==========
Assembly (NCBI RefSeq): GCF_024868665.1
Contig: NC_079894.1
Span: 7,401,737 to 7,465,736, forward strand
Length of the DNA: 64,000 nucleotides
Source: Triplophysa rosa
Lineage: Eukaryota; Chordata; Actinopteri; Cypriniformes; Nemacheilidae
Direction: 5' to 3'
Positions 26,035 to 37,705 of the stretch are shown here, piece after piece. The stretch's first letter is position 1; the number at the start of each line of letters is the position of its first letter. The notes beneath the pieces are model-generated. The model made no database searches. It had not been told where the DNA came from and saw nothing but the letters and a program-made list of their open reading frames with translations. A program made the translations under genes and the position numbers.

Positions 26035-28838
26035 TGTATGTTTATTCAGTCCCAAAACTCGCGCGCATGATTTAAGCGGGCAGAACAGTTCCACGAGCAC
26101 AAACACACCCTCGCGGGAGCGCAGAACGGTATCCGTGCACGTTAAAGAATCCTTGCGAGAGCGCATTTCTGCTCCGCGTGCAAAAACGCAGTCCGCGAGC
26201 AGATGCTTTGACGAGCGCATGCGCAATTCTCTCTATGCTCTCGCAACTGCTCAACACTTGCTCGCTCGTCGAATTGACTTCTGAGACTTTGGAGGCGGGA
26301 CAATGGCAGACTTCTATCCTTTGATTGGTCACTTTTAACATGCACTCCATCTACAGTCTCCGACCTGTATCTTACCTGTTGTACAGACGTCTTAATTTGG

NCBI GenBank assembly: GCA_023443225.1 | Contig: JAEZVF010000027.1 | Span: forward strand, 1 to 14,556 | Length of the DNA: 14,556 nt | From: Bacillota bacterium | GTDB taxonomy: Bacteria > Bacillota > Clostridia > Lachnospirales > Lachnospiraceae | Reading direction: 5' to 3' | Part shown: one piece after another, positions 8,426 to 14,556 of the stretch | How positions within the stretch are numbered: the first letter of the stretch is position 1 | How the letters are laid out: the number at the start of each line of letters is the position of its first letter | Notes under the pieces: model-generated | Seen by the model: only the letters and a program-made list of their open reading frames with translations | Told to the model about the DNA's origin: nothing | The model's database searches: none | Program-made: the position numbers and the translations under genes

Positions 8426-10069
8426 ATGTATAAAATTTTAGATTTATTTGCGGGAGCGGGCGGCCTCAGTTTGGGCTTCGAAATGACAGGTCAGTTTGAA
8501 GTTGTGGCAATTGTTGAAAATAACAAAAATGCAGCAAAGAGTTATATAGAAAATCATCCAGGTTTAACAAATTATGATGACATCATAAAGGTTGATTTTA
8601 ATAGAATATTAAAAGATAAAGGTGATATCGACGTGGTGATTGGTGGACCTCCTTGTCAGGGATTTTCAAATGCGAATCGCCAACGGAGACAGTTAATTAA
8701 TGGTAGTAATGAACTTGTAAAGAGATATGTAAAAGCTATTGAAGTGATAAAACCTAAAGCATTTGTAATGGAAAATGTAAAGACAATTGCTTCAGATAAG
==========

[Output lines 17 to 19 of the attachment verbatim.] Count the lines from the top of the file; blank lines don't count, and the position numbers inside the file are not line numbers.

8501 GTTGTGGCAATTGTTGAAAATAACAAAAATGCAGCAAAGAGTTATATAGAAAATCATCCAGGTTTAACAAATTATGATGACATCATAAAGGTTGATTTTA
8601 ATAGAATATTAAAAGATAAAGGTGATATCGACGTGGTGATTGGTGGACCTCCTTGTCAGGGATTTTCAAATGCGAATCGCCAACGGAGACAGTTAATTAA
8701 TGGTAGTAATGAACTTGTAAAGAGATATGTAAAAGCTATTGAAGTGATAAAACCTAAAGCATTTGTAATGGAAAATGTAAAGACAATTGCTTCAGATAAG